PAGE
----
30 Aug 2012
Seven-person team working on laser-matter interaction with implications for fusion picks up 2012 prize.
Six high-energy laser researchers from Lawrence Livermore National Laboratory (LLNL) and a seventh from Los Alamos National Laboratory (LANL) have won the American Physical Society’s 2012 John Dawson Award for Excellence in Plasma Physics Research.
The team is being recognized for its work on what the APS describes as “a far-reaching discovery about laser-matter interaction, which has important implications for LLNL’s National Ignition Facility (NIF)”.
More specifically, the award is for “predicting and demonstrating the technique of laser scatter on self-generated plasma-optics gratings that enables generation and redirection of high-energy laser beams important for indirect drive inertial confinement fusion and high-power laser-matter interactions.”
The members of the winning team are: Debra Ann Callahan; Laurent Divol; Robert Kirkwood; Edward Williams; Nathan Meezan; and Pierre Michel (all LLNL), as well as George Kyrala from LANL. They share $5000 in cash and a certificate, and will officially accept the award at the 54th Annual Meeting of the APS Division of Plasma Physics being held in Providence, RI, this October.
As the giant laser system at NIF nears its aim of generating fusion with energy gain, one of the toughest challenges has been to maintain a highly symmetrical beam. Any distortions affect the way in which the fusion targets implode under the colossal pressures generated, and make fusion with gain more difficult to achieve.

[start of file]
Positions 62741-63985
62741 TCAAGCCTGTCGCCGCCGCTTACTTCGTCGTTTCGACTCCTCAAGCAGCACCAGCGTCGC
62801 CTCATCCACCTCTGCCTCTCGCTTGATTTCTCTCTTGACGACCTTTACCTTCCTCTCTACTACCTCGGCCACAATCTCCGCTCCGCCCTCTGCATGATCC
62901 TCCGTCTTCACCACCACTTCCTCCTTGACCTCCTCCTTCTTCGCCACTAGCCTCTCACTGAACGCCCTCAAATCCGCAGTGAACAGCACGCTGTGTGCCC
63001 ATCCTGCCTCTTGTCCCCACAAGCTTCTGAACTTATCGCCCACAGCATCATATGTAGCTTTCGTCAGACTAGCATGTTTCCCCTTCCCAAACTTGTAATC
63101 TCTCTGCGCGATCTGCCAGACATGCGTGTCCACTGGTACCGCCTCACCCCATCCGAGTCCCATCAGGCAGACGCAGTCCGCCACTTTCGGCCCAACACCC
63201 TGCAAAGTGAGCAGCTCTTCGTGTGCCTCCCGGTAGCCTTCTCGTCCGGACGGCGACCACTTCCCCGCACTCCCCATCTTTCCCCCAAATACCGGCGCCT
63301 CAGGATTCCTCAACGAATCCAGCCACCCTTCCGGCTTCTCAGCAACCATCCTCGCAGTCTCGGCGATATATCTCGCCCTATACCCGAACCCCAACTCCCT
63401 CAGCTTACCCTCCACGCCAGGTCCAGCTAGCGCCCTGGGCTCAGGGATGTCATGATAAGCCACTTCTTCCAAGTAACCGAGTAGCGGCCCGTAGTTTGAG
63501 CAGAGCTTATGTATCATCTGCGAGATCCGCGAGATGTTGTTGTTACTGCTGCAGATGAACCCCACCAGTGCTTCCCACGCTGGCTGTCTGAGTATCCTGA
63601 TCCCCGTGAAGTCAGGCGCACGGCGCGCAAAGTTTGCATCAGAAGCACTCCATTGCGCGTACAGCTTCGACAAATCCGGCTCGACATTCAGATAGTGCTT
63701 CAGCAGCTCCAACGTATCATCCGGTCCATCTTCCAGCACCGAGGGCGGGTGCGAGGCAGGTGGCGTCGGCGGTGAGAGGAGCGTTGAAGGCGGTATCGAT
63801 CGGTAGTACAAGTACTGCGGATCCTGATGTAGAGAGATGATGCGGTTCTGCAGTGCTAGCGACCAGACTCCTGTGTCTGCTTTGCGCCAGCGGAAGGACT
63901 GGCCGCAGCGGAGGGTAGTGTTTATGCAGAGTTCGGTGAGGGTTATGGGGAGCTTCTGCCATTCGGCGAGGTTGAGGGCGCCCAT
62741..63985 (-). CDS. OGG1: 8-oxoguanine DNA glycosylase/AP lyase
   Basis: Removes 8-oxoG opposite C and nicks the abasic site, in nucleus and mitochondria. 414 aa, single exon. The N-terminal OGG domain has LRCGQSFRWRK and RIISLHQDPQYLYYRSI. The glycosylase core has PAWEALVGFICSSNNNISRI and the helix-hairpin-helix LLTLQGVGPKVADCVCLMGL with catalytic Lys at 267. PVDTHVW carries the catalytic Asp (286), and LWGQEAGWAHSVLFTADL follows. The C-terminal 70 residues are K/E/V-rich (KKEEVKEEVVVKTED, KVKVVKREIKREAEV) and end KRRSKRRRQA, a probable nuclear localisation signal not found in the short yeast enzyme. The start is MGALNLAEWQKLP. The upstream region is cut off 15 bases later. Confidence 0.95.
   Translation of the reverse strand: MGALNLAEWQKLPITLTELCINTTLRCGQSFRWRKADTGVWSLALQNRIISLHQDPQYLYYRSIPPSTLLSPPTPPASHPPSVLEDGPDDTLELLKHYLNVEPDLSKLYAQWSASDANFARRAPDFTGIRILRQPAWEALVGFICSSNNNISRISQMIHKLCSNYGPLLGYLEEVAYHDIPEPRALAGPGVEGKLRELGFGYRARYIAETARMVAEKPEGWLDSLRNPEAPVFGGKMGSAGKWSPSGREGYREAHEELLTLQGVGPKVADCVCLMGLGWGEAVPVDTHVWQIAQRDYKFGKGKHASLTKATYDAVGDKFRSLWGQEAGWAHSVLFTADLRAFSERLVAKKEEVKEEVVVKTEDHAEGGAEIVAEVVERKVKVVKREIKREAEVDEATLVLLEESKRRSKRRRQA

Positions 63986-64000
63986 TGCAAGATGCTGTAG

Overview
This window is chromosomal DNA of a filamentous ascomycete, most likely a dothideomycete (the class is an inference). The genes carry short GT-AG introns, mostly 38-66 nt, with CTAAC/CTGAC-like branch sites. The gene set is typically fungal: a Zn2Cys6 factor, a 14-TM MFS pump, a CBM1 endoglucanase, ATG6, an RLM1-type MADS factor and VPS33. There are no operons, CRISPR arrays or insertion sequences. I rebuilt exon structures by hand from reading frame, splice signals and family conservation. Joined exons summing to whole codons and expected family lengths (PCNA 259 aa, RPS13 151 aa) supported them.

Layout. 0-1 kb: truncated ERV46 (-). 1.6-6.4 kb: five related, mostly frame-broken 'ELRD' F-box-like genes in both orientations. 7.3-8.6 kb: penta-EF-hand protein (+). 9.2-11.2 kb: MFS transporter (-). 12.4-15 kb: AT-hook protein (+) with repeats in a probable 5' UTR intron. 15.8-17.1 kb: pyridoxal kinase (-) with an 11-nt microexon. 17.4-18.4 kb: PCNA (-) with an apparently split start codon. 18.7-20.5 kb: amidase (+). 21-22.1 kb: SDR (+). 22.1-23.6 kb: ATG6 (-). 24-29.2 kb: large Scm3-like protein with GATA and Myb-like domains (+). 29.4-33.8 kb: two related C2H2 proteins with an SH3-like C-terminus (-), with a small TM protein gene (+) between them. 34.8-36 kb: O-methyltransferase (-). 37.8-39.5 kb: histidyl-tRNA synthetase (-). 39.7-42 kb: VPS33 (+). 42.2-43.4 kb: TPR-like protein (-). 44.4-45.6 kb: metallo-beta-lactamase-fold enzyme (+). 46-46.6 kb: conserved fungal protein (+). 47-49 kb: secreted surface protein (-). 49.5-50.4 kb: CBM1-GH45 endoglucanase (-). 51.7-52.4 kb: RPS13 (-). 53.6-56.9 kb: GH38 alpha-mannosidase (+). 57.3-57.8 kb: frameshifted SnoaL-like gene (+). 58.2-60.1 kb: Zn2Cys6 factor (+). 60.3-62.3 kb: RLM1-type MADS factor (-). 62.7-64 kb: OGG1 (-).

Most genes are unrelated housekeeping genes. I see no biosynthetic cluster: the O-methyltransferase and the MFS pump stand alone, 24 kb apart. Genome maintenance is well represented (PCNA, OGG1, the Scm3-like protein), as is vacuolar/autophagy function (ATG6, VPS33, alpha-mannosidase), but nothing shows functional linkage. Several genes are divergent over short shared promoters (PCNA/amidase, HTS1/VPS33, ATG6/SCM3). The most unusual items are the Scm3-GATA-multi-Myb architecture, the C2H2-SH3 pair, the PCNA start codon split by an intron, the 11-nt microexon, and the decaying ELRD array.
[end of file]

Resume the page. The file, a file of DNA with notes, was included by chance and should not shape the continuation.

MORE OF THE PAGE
Crossing the beams
According to LANL, the award-winning research has its roots in discoveries made during the late 1990s, when physicists noted that laser beams crossing each other’s paths in a plasma could exchange energy – an effect that could degrade the implosion symmetry of fusion ignition targets. The phenomenon is one of many that fall under the laser-plasma interaction umbrella term, which describe ways in which the plasma created by a laser can interfere with the beam.
Since that initial discovery, experiments at the University of Rochester's OMEGA laser and new supercomputer models have led to a better understanding of the phenomenon. Researchers have concluded that the energy transfer process can be controlled using slight adjustments to the wavelengths of the laser beams, and even to tune the implosion symmetry of NIF targets.
Last month, scientists at NIF revealed that they had hit a 2 mm target containing a mixture of hydrogen, deuterium and tritium with a 1.8 MJ, 500 TW blast from the 192-beam laser system at the California facility.
They described the achievement as bringing them “tantalizingly close” to creating fusion with energy gain, adding that the combination of energy and power confirmed that the laser system does operate at the levels required for inertial confinement fusion to take place.
Since then, the NIF team has been working on “alpha heating”, a process in which helium nuclei generated in the fusion reaction add even more heat energy to the fusion fuel.